Plummeting prices for Australia’s mining exports have dragged economic growth down to its slowest pace in more than two years.
Australia’s economy grew by a weaker-than-expected 0.2 per cent in the June quarter, down from 0.9 per cent in the previous three months.
While the economy has now notched up its 24th year of growth, the last time it expanded at such a slow pace on a quarterly basis was in the first three months of 2013.
Annual growth came in at two per cent, or about two thirds of Australia’s long-run average of 3.0 to 3.25 per cent.
The biggest drag on growth were falls in exports and weakness in business investment, offsetting rises in consumer and government spending.
Macquarie senior economist James McIntyre said falling commodity prices, particularly for iron ore, were a blow to economic growth.
“The world is giving us a pay cut and it means the amount of income the economy is getting is declining,” he said.
“That reflects that hit from commodity prices and that hit has been translating all the way through the economy.”
Mr McIntyre is sticking to his forecast for a November interest rate cut from the Reserve Bank.
“What we’re seeing across the economy from the income side means that we’ll just get enough to see a (growth forecast) downgrade that would give the RBA the case to cut,” he said.
Australia is not the only country that is suffering from the heavy falls in commodity prices, with data showing that Canada has gone into recession.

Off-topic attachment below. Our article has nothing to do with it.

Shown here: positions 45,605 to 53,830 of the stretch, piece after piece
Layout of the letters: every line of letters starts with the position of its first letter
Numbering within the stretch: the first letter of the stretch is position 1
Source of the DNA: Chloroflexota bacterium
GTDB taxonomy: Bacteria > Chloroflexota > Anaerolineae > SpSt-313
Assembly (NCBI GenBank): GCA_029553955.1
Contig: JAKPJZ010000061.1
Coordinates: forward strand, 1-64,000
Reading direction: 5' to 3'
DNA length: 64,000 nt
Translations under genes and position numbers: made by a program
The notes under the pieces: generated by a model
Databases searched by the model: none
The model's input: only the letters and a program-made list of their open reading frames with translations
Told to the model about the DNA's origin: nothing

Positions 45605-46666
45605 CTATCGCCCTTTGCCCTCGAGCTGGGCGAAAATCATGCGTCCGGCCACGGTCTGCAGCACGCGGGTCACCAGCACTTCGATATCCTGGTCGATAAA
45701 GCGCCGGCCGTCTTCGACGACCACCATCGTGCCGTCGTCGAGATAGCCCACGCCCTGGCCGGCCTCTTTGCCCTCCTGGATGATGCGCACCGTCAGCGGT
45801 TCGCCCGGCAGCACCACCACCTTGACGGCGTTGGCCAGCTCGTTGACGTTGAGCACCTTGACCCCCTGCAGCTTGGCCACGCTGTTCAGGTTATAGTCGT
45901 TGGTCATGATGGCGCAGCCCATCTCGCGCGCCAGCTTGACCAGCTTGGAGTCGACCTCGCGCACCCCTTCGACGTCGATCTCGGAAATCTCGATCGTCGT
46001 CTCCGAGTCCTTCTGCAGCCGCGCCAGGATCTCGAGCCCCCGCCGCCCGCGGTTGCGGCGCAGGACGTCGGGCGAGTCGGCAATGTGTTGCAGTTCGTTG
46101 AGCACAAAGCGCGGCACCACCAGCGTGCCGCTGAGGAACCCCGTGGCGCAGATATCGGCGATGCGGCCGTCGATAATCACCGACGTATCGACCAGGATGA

Canada, a major mining exporter and one of the top five oil producers has been particularly hurt by the falling oil price, which has halved in the past year.
Other commodity exporters such as Brazil and Russia have also recorded falls in GDP recently.
CommSec economist Savanth Sebastian said it is quite a feat that the Australian economy is still managing to grow, despite falling commodity prices and a sluggish manufacturing sector.
“The key point is that Australia has completed 24 consecutive years of growth. It is an achievement to be celebrated,” he said.
“It is pretty clear that the economy is in reasonable shape certainly in better shape than most other so-called advanced economies.”
AMP Capital chief economist Shane Oliver said June quarter GDP might have shrunk were it not for a surge in government spending and a rise in investment in Western Australia.
However he added that the detraction from growth from weaker exports and flat inventories is not likely to be repeated, which should allow growth to bounce back to around 0.5 per cent in the September quarter.
“What is concerning is that the outlook for non-mining investment remains weak,” Dr Oliver said.
“Ongoing sub-par growth is likely to drive the RBA to cut rates again and the Australian dollar is on its way to around 60 US cents.”